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Thread: Ex US Army camping stove ...kerosene .Are they any good ?

  1. #1
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    Default Ex US Army camping stove ...kerosene .Are they any good ?

    http://cgi.ebay.com.au/VINTAGE-USA-A...23923472069900

    I've looking for a light weight camping stove for use motorcyle camping .This has just caught my eye on Ebay .

    Does anyone have an opinion ? Are parts available or do they use Primus type burners ?

    Thanks all ,
    Peter
    Try to work out what the marketing guy wants you to do then do precisely the opposite.

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    Default Re: Ex US Army camping stove ...kerosene .Are they any good ?

    The nomenclature for a parts search is Stove, Gasoline Burner, M1950. I believe these are still in use with parts in the supply system under Federal Stock Numbers. It's a gasoline convection burner like most camp stoves, and lights like a Primus. That stove is missing it's aluminum case (which doubled as a cooking pot) but if the internals are all there, it will have a set of spare gaskets inside the hollow plunger and a spare burner nozzle clipped to one of the uprights. All the gaskets are common hardware items that can be bought or fabricated anywhere.

    I still use one. They are the cat's meow in backpack stoves. They'll heat up a 3-man tent most scoash and are one of the fastest stoves for making drinking water from snow. They were designed to operate on common gasoline instead of fancy stove fuel, but the nozzles last longer if you use Coleman fuel.

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    Default Re: Ex US Army camping stove ...kerosene .Are they any good ?

    Thanks Bob , can I just use kerosene ?
    Try to work out what the marketing guy wants you to do then do precisely the opposite.

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    Default Re: Ex US Army camping stove ...kerosene .Are they any good ?

    No kerosene in the M1950. But MSR (Mountain Safety Research) makes several excellent stoves using the same burner design that burn a variety of fuels. These are popular with climbers because they also melt snow well but are lighter than the M1950. But bring money.

    http://www.rei.com/product/709002


    Parts for the M1950:
    http://cgi.ebay.com/US-ROGERS-1952-M...item27b47e18ba
    http://cgi.ebay.com/NOS-COLEMAN-GENE...item58895e51c9
    http://cgi.ebay.com/NOS-COLEMAN-GENE...item58895e51c9

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    Default Re: Ex US Army camping stove ...kerosene .Are they any good ?

    Here's their ancestor from the 1930's. Slick.



    http://cgi.ebay.com/Coleman-GI-milit...item23098722ef

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    Default Re: Ex US Army camping stove ...kerosene .Are they any good ?

    When I was still climbing, I transferred my allegiance from a Svea (a better version than the army unit) to the MSR for many reasons, stability and packability and the seperable fuel tank high among them, but mainly after gasket overheating caused a failure in the relief valve and spewed burning gasoline on my shins while high on a ridge between Italy and Switzerland. It was a miserable downclimb with third degree burns I'd not want to repeat.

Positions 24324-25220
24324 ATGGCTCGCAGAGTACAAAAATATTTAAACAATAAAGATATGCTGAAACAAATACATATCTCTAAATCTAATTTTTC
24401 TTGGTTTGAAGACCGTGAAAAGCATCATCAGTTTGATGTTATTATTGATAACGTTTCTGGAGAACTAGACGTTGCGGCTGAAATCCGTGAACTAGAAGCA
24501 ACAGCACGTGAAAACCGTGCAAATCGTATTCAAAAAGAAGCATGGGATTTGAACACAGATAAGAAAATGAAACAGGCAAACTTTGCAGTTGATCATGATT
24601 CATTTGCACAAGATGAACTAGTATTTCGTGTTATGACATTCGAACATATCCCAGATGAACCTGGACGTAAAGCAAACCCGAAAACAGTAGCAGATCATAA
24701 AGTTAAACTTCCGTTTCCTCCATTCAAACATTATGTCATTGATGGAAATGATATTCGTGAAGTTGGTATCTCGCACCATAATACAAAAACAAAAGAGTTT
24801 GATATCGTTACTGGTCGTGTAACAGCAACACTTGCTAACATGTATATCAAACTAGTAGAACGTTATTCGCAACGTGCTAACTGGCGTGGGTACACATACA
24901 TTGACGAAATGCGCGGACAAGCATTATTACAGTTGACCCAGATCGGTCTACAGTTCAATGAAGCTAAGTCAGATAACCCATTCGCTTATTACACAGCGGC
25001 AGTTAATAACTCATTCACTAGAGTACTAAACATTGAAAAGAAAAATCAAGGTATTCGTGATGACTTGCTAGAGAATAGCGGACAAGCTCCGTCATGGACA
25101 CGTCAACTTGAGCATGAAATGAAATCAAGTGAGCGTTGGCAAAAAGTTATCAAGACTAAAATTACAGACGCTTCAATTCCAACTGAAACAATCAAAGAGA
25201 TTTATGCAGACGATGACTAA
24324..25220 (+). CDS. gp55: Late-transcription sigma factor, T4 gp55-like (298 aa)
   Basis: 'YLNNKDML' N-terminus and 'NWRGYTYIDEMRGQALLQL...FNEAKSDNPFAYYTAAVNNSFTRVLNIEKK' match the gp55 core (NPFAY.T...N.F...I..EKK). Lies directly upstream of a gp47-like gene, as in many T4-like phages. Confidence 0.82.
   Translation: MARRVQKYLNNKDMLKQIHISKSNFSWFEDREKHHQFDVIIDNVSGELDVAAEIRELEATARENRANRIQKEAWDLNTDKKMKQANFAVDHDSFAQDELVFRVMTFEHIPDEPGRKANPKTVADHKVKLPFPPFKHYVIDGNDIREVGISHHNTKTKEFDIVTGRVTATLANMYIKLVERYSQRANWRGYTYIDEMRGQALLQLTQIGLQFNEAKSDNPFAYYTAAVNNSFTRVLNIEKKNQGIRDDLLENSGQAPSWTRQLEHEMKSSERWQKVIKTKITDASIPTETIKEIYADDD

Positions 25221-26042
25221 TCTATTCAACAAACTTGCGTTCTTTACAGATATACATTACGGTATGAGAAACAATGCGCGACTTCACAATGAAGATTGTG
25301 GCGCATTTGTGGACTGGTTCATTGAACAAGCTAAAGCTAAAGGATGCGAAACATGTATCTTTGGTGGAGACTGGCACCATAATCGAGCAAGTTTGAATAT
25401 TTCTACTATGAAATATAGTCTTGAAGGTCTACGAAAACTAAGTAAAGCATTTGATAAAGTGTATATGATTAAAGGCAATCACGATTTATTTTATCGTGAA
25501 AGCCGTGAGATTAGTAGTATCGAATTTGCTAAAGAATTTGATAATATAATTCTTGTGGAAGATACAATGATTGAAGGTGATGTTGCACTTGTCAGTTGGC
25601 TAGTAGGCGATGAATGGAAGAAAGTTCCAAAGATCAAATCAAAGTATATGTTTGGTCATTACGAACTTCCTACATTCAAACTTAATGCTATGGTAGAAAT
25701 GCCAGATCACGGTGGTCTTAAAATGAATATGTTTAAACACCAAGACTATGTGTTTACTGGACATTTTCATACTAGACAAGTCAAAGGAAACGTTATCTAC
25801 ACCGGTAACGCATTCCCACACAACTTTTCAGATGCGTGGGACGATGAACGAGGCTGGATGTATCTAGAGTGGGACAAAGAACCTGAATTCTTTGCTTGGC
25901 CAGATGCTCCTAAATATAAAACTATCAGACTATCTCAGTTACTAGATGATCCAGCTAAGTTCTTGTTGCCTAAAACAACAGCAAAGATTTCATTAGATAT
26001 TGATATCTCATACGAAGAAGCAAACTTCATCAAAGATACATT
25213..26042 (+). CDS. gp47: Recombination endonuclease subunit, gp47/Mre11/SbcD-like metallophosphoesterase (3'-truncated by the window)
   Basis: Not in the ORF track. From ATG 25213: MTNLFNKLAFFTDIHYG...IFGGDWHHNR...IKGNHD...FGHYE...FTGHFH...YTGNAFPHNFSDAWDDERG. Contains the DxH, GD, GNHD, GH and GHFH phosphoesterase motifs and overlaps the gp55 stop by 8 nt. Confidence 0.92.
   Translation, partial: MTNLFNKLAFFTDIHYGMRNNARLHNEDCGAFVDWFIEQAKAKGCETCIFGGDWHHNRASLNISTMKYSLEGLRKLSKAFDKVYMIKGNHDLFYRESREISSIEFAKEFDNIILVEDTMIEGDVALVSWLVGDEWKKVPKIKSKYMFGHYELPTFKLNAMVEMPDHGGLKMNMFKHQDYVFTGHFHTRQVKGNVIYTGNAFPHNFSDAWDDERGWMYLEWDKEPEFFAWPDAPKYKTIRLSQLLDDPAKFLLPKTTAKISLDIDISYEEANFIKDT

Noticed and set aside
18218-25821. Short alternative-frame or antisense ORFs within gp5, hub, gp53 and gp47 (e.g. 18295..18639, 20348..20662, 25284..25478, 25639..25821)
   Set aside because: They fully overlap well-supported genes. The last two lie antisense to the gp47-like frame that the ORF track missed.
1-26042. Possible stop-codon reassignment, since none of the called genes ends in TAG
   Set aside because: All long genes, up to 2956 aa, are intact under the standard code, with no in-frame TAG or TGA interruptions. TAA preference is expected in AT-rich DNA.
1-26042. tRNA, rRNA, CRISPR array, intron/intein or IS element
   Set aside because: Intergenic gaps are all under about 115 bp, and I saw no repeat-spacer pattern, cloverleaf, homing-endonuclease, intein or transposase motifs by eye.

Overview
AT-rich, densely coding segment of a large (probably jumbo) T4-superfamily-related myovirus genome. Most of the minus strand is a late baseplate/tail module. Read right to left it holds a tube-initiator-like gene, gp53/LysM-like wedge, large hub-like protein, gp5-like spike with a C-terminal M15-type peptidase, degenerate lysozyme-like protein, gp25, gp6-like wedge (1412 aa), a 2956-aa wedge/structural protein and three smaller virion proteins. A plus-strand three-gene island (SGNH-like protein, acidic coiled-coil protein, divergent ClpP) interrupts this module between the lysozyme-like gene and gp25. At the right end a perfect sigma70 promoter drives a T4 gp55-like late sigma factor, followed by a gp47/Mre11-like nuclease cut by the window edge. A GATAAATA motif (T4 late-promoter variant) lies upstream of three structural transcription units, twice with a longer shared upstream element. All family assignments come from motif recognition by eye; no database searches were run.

I've used both the Svea and the MSR inside a tent at altitude, usually cooking with the stove on my belly. They can be handled safely so long as you don't take anything for granted. Despite the dangers, they are much better cookers than any of the butane cartridge units and get water hot in way less than half the time. Plus you don't have all those blue cans to pack out.

    White gas stoves work cleaner and better than kero, so spend a few cents more for fuel. But no matter what you use, make sure you keep the parts clean and functional.

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    Default Re: Ex US Army camping stove ...kerosene .Are they any good ?

    Bob , I know about the MSR , very nice , very pricey !

    The education on the GI stove is much appreciated , it might be just the thing , although I'm suspicious of petrol / gasoline as a fuel .Is unleaded OK ? That's all we have now , as do you I expect .

    Peter
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    Default Re: Ex US Army camping stove ...kerosene .Are they any good ?

    Unleaded will work, but Coleman has few additives - nothing to prevent engine knocking and all that stuff - and, especially important in this age of insane energy policies, no ethanol. It's worth the extra cost.

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    Default Re: Ex US Army camping stove ...kerosene .Are they any good ?

    I'm a little old fashioned and have used the normal brass kero primus for years , at the moment I'm thinking of (slightly ) more compact gear , not backpacking this time , but smaller and more compact would be good .

    I noticed a couple of MSR units on US Ebay , I think I may have a look around again . They're A$250 here !
    Try to work out what the marketing guy wants you to do then do precisely the opposite.

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    Default Re: Ex US Army camping stove ...kerosene .Are they any good ?

    Quote Originally Posted by Ian McColgin View Post